Colorado Court of Appeals: Retrospective Competency Evaluation Showed Defendant’s Plea Knowing, Intelligent, and Voluntary

The Colorado Court of Appeals issued its opinion in People v. Pendleton on Thursday, October 22, 2015.

Retrospective Competency Determination—Ineffective Assistance of Counsel.

Defendant gave birth in a public restroom and discarded her newborn son in the trash, where he was later found dead. In exchange for accepting a plea to the child abuse charge, the prosecution dismissed the murder charge and agreed to a sentencing range of between 16 and 40 years in prison. The trial court accepted the agreement and sentenced defendant to 40 years in prison. Almost three years later, defendant filed a motion for post-conviction relief under Crim.P.35(c), seeking to withdraw her plea. The motion was denied.

On appeal, defendant claimed that the post-conviction court erred when it retrospectively determined that she was competent at the time she entered her guilty plea. The Court of Appeals disagreed, finding that (1) the nature of defendant’s post-conviction claims made it necessary for the post-conviction court to evaluate defendant’s competency at the time of her plea; (2) the court had enough information to make a retrospective competency determination; and (3) the record supported the finding that defendant was competent. The Court also rejected defendant’s argument that her guilty plea was not knowing, voluntary, and intelligent, because this claim hinged on defendant’s contention that she was not competent when she entered her plea.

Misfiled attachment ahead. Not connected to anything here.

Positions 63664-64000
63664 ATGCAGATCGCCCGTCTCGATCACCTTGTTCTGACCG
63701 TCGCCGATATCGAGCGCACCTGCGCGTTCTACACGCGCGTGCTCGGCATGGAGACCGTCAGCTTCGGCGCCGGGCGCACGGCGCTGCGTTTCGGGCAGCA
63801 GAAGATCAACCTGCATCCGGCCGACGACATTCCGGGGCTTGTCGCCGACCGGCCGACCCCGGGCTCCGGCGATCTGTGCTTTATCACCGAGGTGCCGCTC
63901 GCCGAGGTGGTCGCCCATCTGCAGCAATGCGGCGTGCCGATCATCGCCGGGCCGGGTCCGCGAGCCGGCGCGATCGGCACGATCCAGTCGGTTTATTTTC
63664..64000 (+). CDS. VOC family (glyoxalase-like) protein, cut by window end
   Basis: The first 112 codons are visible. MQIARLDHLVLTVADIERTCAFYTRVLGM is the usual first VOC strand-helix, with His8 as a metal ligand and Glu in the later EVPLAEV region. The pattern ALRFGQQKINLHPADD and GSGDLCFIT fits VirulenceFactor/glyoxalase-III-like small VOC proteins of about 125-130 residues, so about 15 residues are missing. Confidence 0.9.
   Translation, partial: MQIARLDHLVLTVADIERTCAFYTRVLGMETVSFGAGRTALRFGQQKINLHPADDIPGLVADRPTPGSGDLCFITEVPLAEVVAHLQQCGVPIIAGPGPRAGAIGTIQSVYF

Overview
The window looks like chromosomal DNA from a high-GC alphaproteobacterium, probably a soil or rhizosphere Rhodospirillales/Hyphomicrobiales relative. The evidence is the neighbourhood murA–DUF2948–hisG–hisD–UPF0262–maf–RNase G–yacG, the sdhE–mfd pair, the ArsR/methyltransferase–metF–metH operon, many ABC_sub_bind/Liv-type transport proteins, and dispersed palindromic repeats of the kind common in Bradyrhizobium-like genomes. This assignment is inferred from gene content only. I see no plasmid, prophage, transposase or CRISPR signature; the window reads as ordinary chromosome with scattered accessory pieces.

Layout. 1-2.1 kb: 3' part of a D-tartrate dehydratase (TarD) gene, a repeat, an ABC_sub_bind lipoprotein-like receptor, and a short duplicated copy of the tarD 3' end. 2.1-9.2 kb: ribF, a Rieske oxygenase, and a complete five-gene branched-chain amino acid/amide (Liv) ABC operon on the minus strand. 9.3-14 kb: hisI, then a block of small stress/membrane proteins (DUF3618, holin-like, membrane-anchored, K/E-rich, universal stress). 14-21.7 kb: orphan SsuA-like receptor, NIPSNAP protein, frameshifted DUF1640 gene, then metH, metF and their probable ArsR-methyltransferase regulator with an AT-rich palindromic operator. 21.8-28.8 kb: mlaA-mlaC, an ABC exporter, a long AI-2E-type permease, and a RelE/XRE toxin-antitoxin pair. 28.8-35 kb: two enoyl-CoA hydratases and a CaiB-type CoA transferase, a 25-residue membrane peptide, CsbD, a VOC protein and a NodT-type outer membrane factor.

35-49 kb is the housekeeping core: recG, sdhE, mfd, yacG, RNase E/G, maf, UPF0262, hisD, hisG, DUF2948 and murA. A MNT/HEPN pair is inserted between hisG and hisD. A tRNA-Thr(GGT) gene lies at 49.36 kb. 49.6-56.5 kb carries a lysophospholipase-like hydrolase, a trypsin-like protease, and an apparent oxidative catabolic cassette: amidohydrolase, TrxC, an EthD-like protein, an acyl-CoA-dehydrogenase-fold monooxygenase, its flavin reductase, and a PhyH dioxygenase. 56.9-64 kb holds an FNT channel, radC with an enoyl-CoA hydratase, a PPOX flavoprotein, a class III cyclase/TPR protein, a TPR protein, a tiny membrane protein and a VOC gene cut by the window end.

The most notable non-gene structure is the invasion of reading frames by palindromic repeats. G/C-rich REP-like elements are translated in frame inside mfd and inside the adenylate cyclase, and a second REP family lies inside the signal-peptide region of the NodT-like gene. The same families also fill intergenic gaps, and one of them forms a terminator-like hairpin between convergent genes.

Defendant also argued that the post-conviction court erred when it denied her motion for post-conviction relief on the ground that her plea counsel was ineffective. Defendant’s claim failed because she did not show both deficient performance and prejudice. Counsel’s advice to defendant to abandon her insanity defense in favor of the plea offer, as well as decisions counsel made regarding investigation of the case and defenses, did not fall outside the wide range of reasonable professional assistance. Further, counsel argued effectively on defendant’s behalf at the sentencing hearing. The order was affirmed.

Summary and full case available here, courtesy of The Colorado Lawyer.

Colorado Supreme Court: District Courts Should Order Disclosure of Possibly Exculpatory Material Throughout Post-Conviction Proceedings